Page 1 of 1

Hw 7A.13

Posted: Sat Mar 14, 2020 2:01 pm
by kennedyp
Can someone do a detailed walkthrough of how to do this problem? I keep getting the wrong answer :(
7A.13) In the reaction CH Br(aq) 1 OH2(aq) S CH OH(aq) 1 33
Br2(aq), when the OH2 concentration alone was doubled, the rate doubled; when the CH3Br concentration alone was increased by a factor of 1.2, the rate increased by a factor of 1.2. Write the rate law for the reaction.

Re: Hw 7A.13

Posted: Sat Mar 14, 2020 2:08 pm
by Chem_Mod
When you increased each reactant separately, the rate of the reaction increased by the same factor. Therefore, both reactants are raised to the first power in the rate law.

Re: Hw 7A.13

Posted: Sat Mar 14, 2020 2:09 pm
by Joseph Saba
So the rate law would be based off of if each reactant is a first, second, or zero order reactant. Based from the info, you can infer that both reactants are first order because as you increase their concentration by a constant, the rate also increases by the same amount. therefore it would be k[CH3Br][OH-]=rate

Re: Hw 7A.13

Posted: Sat Mar 14, 2020 2:10 pm
by Siddiq 1E
kennedyp wrote:Can someone do a detailed walkthrough of how to do this problem? I keep getting the wrong answer :(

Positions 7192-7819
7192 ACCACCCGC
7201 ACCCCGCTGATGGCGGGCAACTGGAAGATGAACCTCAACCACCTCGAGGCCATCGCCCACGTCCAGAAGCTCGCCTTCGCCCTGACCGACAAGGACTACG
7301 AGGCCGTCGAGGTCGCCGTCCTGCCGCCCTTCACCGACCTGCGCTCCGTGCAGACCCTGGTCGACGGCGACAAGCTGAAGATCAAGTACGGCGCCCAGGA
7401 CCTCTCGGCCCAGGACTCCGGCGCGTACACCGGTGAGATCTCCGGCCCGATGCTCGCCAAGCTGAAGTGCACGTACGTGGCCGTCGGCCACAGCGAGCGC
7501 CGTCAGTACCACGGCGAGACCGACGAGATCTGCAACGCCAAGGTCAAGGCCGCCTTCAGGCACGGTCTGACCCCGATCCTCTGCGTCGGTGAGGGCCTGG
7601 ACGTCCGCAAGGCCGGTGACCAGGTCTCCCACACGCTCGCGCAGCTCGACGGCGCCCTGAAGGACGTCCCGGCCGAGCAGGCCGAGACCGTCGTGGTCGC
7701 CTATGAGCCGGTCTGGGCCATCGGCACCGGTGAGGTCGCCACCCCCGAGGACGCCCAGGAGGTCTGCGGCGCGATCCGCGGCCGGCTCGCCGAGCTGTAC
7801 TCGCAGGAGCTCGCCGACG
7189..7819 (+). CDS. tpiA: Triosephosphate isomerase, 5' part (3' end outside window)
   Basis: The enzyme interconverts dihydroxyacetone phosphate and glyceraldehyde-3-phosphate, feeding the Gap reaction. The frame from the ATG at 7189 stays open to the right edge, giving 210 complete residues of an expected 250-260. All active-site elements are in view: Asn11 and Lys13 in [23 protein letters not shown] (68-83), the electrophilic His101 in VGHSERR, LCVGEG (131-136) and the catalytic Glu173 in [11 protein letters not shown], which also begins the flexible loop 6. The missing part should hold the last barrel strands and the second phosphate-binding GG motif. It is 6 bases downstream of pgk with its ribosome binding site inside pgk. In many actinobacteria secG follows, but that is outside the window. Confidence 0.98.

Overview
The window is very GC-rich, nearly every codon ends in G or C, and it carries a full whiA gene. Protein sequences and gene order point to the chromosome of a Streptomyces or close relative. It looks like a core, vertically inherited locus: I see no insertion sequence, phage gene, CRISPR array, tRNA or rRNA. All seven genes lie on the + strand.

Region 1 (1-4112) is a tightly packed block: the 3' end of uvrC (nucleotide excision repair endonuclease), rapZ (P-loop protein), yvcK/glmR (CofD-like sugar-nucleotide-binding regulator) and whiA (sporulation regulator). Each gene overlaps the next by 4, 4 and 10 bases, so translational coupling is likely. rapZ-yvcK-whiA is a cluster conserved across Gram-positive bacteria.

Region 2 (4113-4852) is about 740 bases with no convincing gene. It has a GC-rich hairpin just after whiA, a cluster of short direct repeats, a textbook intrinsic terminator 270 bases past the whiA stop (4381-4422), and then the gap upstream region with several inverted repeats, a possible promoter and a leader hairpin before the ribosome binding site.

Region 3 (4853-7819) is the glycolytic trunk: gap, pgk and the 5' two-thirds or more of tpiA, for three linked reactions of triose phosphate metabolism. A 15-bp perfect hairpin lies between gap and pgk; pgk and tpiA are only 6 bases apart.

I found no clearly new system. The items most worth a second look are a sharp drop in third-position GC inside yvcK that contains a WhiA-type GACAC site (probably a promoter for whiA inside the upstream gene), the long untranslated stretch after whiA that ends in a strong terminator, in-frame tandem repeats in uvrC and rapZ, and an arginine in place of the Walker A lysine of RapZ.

7A.13) In the reaction CH Br(aq) 1 OH2(aq) S CH OH(aq) 1 33
Br2(aq), when the OH2 concentration alone was doubled, the rate doubled; when the CH3Br concentration alone was increased by a factor of 1.2, the rate increased by a factor of 1.2. Write the rate law for the reaction.


So if you increase one reactant by a certain factor and the rate is also increased by that factor, that means it is first order.

Re: Hw 7A.13

Posted: Sat Mar 14, 2020 2:54 pm
by Ayushi2011
Yes, because the power will be 1, making it a first order reaction.

Re: Hw 7A.13

Posted: Sun Mar 15, 2020 5:00 am
by BeylemZ-1B
so if both are first order independently, does this make the reaction an overall 2nd order reaction?

Re: Hw 7A.13

Posted: Sun Mar 15, 2020 5:46 am
by Connor Chappell 2B
yes, since when both concentrations of both reactants are doubled, this results in a doubling of the overall rate, both reactants are first order independently. Thus, when adding together n and m from k[A]^n[B]^m, 1+1=2, so it is overall a second-order reaction.

Re: Hw 7A.13

Posted: Sun Mar 15, 2020 7:32 am
by BeylemZ-1B
in the homework there were some reactions (7A and 7B) that were larger than second order. We don't need to know much about these (like how to graph them), right?

Re: Hw 7A.13

Posted: Sun Mar 15, 2020 7:33 am
by BeylemZ-1B
in the homework there were some reactions (7A and 7B) that were larger than second order. We don't need to know much about these (like how to graph them), right?